All posts by bacabits

Recovering Assessment Hater

 

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“Boring, lame, inconvenient, and unnecessary.” If you would have asked me several years ago my thoughts on assessment, this would have been my response when I was adjunct faculty. I abhorred assessment because I didn’t get it, but I didn’t get it because I was not educated in it. I had a resistance to it, and my resistance was rooted in my insecurities and my ignorance in the area.

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When it was that time of year for the assessment reports, I thought to myself WHY!!???, and I submitted my assessment reports, gritting my teeth, just wanting to get them over with, and out of my face.

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     It’s really hard for me to admit that I knew nothing about assessment when I started teaching as an adjunct. When I say I knew nothing, I knew NOTHING. I didn’t even know that the exams I had in my course were actually a form of assessment, that was how bad it was. When I started teaching part time, my knowledge of assessment was not a requirement. I met the qualifications on paper, I was handed a book and a syllabus, and off I went.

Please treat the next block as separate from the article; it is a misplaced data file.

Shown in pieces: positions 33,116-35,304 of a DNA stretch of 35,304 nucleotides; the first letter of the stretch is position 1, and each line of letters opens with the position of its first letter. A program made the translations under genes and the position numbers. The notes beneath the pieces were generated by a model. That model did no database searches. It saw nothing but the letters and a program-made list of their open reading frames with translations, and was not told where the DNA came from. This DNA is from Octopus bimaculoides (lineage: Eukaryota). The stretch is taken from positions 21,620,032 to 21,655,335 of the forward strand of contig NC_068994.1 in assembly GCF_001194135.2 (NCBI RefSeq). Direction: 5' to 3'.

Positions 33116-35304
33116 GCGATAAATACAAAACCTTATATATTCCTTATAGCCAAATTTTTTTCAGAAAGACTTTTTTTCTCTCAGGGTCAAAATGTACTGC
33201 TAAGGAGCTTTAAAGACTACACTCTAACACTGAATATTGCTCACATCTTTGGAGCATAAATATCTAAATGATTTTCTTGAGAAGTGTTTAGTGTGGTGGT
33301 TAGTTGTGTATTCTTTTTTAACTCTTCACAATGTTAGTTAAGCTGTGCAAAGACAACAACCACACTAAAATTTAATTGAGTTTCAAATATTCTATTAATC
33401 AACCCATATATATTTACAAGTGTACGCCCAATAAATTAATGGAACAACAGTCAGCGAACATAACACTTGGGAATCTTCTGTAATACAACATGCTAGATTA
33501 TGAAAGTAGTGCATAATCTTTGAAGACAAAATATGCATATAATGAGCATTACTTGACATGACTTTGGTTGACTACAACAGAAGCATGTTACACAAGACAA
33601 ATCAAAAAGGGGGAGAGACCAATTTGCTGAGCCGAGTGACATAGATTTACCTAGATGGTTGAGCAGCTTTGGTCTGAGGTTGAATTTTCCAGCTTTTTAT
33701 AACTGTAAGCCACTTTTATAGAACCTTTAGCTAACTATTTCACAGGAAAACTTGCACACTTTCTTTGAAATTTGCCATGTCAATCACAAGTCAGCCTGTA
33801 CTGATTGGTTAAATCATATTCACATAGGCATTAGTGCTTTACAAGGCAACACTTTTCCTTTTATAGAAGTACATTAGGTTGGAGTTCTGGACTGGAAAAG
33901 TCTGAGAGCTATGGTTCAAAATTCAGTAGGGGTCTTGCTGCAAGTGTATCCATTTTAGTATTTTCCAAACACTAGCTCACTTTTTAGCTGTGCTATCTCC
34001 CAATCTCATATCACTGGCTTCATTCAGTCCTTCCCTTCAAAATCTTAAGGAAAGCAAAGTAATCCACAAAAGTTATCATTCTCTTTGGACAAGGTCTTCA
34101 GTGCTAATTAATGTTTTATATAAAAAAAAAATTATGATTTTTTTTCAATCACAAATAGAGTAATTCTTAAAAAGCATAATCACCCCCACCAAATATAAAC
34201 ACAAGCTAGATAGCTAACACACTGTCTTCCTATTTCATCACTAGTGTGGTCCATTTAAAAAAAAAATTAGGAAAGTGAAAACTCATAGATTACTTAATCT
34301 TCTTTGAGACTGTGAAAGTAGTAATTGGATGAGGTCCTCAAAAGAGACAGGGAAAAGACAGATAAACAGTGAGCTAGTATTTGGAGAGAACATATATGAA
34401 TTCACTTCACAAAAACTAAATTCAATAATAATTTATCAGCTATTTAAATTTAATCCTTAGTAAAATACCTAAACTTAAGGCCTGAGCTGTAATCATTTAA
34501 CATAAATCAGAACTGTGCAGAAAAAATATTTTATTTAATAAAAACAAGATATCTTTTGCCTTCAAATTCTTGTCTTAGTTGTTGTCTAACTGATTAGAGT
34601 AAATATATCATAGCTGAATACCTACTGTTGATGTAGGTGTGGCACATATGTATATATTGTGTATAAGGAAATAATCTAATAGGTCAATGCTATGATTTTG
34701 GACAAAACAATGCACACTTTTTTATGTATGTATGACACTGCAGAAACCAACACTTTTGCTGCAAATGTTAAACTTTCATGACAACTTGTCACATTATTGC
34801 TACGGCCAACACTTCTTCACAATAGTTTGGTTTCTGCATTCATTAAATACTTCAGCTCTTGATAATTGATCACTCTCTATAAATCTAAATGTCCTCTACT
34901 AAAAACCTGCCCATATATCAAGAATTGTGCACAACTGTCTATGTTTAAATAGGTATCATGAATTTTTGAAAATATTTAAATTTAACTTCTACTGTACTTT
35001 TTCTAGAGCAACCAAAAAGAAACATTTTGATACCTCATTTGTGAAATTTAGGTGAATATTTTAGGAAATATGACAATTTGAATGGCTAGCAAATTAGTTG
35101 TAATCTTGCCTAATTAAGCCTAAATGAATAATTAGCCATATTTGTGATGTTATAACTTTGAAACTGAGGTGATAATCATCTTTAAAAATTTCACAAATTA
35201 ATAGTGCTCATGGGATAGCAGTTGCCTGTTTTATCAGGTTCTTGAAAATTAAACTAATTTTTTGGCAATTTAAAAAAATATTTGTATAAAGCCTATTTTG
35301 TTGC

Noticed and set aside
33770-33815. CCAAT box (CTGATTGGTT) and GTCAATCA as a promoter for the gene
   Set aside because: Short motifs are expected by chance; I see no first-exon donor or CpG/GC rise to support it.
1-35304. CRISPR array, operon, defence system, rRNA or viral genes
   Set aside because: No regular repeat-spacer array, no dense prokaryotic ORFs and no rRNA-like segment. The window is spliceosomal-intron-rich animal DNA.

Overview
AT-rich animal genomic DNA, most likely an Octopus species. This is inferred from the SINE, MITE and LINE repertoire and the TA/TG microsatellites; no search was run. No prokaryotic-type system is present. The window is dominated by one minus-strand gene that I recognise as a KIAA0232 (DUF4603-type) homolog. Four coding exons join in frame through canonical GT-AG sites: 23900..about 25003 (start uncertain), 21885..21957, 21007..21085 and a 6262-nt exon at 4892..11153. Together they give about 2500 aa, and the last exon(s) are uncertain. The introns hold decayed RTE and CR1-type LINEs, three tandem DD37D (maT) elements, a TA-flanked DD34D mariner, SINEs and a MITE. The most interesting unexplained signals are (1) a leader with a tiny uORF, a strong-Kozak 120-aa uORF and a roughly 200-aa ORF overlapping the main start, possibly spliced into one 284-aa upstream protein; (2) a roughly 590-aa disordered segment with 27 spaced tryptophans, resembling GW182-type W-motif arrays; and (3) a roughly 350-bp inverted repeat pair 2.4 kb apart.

When I was hired as residential faculty I knew a little more. I had previous experience as a curriculum developer and I knew that I wanted to do better and I wanted to change my negative attitude. I had to be honest with myself by raising my hand and saying “My name is Tenisha Baca and there’s a lot about assessment that I still don’t know, but feel like I should know.” I knew that the only way to remedy my negative attitude towards it was to commit to taking the time to properly learn what it is, how it works, and why it’s important. So, I signed up for the assessment seminar at the Center for Teaching Learning and Engagement (CTLE), and my mind opened up to a whole new world of amazing in the following ways: